Tens of thousands of condominium unit owners around the country may not know it, but their ability to sell or refinance could be jeopardized by a rolling series of federal government deadlines.
Earlier this week, an estimated 2,200 condominium projects lost eligibility for unit sales or refinancings involving FHA mortgages because they had missed a key deadline for recertification set by the agency. Beginning next spring, another 23,000 projects - with residential units totaling into the estimated hundreds of thousands - could lose their eligibility as well.
What this means, say lenders and condo experts, is that unsuspecting unit owners nationwide could suddenly be cut off from an increasingly important source of mortgage money. In some markets where FHA accounts for 75 percent or more of first-time home purchases, condo sellers could be severely handicapped. In parts of the country with heavy concentrations of condos, such as Florida, California, New England, Washington, D.C., and the urban Midwest, the impact could even depress sales prices.
"This is a travesty" unfolding, said Jon Eberhardt, president of Condo Approvals LLC, a national consulting firm based in Torrance, Calif. "You've got thousands of people out there with no idea" that FHA financing could evaporate for them in the near future.
Steve Stamets, a loan officer with Union Mortgage Group in Rockville, Md., with numerous condo clients, said, "This is going to be a big problem. I expect you will have frantic sellers (of condo units) pushing management companies" to get their buildings approved.
The eligibility issue dates back to November 2009, when FHA published new rules on the types of condo projects acceptable for mortgages on unit sales and refinancings. The rules were the outgrowth of a review that found that FHA - which is essentially a government-owned insurance company - had approved thousands of projects over the previous two decades but possessed inadequate current information on their underlying homeowners associations'
budgets, legal documents, insurance coverage, renter-to-owner ratios, delinquencies on condo fee payments, the amount of commercial space, and a variety of other characteristics that could affect a project's financial stability.
The 2009 guidance spelled out toughened standards in these areas, and set up timetables for taking fresh looks at projects before sanctioning additional unit financings. Condo projects that had been approved by the FHA before October 2008, the guidance said, would have to submit the information required for renewed approval or lose eligibility for FHA financing. The deadline was Tuesday.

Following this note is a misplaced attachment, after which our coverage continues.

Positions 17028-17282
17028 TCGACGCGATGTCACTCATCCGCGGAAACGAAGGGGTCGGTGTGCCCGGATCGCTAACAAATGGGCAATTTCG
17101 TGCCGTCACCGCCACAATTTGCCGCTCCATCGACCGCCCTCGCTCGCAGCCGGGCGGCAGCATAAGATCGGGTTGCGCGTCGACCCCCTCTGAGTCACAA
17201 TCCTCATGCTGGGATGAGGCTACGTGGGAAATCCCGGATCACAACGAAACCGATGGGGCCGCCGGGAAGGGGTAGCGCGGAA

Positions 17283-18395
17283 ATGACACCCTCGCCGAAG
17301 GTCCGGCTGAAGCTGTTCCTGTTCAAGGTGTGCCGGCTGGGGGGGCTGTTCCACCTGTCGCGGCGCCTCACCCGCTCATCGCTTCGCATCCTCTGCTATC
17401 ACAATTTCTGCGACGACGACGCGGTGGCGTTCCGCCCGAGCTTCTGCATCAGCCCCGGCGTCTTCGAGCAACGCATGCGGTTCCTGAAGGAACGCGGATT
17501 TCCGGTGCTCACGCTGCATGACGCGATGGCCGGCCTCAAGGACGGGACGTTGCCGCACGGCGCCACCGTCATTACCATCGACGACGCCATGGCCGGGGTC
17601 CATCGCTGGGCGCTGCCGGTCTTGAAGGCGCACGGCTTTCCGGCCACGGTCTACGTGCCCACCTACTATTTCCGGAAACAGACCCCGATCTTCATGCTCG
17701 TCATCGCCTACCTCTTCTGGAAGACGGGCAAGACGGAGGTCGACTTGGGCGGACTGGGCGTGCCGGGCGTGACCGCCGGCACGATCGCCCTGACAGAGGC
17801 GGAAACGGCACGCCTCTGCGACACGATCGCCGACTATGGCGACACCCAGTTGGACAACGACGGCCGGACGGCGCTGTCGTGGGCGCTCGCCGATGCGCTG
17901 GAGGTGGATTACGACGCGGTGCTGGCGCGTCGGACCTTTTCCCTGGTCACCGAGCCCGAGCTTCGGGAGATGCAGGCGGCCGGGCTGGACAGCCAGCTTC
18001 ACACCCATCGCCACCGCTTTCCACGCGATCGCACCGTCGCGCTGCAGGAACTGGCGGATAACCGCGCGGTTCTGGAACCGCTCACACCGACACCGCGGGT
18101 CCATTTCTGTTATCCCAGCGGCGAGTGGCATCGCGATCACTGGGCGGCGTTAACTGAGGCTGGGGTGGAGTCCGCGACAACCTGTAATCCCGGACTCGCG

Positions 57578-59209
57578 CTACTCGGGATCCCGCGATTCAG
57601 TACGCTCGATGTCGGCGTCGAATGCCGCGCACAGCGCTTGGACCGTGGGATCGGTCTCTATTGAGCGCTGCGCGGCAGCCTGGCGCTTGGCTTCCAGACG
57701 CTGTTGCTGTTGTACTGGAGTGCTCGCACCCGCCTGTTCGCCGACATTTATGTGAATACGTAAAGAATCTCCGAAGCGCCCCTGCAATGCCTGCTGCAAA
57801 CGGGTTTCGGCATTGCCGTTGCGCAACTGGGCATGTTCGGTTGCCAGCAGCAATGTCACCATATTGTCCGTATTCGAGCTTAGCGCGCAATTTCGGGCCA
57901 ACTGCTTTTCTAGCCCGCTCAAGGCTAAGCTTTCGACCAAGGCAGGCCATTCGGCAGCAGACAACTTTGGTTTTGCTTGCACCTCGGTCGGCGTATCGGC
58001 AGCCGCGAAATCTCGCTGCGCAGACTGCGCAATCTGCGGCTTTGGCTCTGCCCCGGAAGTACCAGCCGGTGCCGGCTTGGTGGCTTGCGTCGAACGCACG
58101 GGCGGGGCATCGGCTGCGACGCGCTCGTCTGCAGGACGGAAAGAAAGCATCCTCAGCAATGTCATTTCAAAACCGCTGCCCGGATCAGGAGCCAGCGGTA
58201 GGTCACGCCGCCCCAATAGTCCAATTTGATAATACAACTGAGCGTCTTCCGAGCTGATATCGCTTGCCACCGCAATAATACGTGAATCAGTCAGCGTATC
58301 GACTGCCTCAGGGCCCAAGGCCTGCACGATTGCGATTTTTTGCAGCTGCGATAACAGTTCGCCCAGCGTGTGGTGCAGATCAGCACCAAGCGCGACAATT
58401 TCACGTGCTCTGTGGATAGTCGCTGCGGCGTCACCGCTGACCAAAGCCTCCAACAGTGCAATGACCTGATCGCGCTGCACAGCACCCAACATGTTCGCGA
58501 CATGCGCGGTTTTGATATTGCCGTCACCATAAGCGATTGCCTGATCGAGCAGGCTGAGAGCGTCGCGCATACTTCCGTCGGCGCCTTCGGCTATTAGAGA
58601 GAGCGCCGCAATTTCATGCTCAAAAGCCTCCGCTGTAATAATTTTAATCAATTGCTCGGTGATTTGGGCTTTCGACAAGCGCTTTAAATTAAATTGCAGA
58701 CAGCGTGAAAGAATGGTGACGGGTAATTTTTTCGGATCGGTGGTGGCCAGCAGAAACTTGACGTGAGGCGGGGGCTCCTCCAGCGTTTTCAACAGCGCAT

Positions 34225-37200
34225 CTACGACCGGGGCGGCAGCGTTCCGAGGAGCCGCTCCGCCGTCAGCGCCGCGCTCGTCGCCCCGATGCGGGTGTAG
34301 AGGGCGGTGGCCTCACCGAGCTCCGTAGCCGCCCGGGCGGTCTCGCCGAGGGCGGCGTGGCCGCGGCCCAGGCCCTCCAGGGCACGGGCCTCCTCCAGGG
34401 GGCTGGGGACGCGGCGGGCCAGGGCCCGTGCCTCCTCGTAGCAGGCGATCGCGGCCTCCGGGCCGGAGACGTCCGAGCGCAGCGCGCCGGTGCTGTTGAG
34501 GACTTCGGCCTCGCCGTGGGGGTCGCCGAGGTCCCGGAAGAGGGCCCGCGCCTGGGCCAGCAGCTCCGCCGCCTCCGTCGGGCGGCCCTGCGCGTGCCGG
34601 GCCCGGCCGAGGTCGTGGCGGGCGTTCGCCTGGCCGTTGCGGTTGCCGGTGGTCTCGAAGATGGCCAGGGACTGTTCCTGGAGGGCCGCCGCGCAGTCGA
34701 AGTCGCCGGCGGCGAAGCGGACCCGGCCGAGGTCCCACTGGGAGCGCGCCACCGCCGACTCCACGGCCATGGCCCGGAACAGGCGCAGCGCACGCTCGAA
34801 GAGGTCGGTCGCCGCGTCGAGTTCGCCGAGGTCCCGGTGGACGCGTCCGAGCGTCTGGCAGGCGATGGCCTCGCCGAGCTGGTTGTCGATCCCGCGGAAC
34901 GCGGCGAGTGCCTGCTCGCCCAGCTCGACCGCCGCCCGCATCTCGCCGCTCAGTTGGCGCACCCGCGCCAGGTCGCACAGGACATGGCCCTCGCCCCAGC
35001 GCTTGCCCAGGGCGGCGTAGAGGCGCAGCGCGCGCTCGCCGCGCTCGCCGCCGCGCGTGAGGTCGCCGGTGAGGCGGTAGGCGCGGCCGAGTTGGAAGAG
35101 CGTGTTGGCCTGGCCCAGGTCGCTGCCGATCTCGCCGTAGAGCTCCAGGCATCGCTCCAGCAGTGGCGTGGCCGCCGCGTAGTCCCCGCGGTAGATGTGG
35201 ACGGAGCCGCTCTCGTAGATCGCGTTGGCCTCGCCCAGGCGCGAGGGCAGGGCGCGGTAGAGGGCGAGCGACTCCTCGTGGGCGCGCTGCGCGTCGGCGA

FHA officials issued bulletins and notices during the past year to lenders, condo management companies and consulting firms warning them about the approaching deadline. Ultimately, however, according to FHA officials, roughly 25,000 projects nationwide missed the cutoff. Officials said they had no estimate on the number of individual units affected, but clearly it's a sizable multiple of 25,000. For example, Eberhardt said the average condo project in California contains between 80 and 90 units.
Rather than abruptly eliminate financing for such a large and important segment of the country's housing market, FHA relented early in December and allowed all but 2,200 projects - generally those with previous approvals dating back the longest - to get a second chance for recertification during a series of expirations during the first half of 2011, starting next March.
Though the precise expiration schedules were not immediately available, FHA officials said they plan to notify condo associations, management companies and lenders on the specifics soon. To check the approval status of your condo project or one where you're interested in purchasing a unit, you can look online. Note that this URL includes the "https" because it is considered a secure site: https://entp.hud.gov/idapp/html/condlook.cfm.
Select by state.
What else can you do? Tops on the list, according to FHA officials, is to get in touch with the leadership of your homeowners association. Ask it to do what's necessary to get the project through the approval hoops - either by submitting the required documentation or by hiring a consulting firm or lawyer knowledgeable about FHA condo procedures. Large mortgage lenders can also get the ball rolling if they want to finance a unit in the project.
Costs for a recertification or approval can run anywhere from just less than $1,000 to more than $3,000. Time for approvals, however, may be a much more significant factor. Eberhardt says his firm can assemble documents and create a package for FHA in about five days but that the entire process can extend for another 45 days to more than 60 days if the FHA staff members are overwhelmed with applications. That just might happen in the coming weeks as unit owners begin learning about their financing cutoff deadlines.
Meanwhile, your sale or refinancing could be put on punishment hold.
Kenneth R. Harney can be reached at email@example.com.